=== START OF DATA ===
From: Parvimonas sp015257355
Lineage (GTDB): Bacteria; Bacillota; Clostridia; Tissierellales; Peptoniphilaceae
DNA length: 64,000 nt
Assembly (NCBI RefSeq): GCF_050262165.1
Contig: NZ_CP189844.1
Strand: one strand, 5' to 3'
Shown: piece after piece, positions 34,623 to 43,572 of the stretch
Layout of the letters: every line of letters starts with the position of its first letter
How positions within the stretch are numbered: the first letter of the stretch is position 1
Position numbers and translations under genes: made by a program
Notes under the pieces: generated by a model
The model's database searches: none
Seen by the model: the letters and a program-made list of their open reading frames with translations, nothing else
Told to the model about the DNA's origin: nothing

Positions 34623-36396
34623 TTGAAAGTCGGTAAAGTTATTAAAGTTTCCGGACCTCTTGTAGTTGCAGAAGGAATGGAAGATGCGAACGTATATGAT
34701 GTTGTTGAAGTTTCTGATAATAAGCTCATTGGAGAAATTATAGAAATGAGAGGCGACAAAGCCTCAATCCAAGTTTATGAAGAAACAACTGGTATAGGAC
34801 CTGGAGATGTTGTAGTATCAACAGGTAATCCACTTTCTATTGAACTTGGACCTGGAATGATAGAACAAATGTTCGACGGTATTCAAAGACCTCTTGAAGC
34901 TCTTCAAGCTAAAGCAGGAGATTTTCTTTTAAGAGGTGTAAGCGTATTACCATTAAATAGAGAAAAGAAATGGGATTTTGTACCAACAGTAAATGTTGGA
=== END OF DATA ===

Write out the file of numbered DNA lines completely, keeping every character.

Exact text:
From: Parvimonas sp015257355
Lineage (GTDB): Bacteria; Bacillota; Clostridia; Tissierellales; Peptoniphilaceae
DNA length: 64,000 nt
Assembly (NCBI RefSeq): GCF_050262165.1
Contig: NZ_CP189844.1
Strand: one strand, 5' to 3'
Shown: piece after piece, positions 34,623 to 43,572 of the stretch
Layout of the letters: every line of letters starts with the position of its first letter
How positions within the stretch are numbered: the first letter of the stretch is position 1
Position numbers and translations under genes: made by a program
Notes under the pieces: generated by a model
The model's database searches: none
Seen by the model: the letters and a program-made list of their open reading frames with translations, nothing else
Told to the model about the DNA's origin: nothing

Positions 34623-36396
34623 TTGAAAGTCGGTAAAGTTATTAAAGTTTCCGGACCTCTTGTAGTTGCAGAAGGAATGGAAGATGCGAACGTATATGAT
34701 GTTGTTGAAGTTTCTGATAATAAGCTCATTGGAGAAATTATAGAAATGAGAGGCGACAAAGCCTCAATCCAAGTTTATGAAGAAACAACTGGTATAGGAC
34801 CTGGAGATGTTGTAGTATCAACAGGTAATCCACTTTCTATTGAACTTGGACCTGGAATGATAGAACAAATGTTCGACGGTATTCAAAGACCTCTTGAAGC
34901 TCTTCAAGCTAAAGCAGGAGATTTTCTTTTAAGAGGTGTAAGCGTATTACCATTAAATAGAGAAAAGAAATGGGATTTTGTACCAACAGTAAATGTTGGA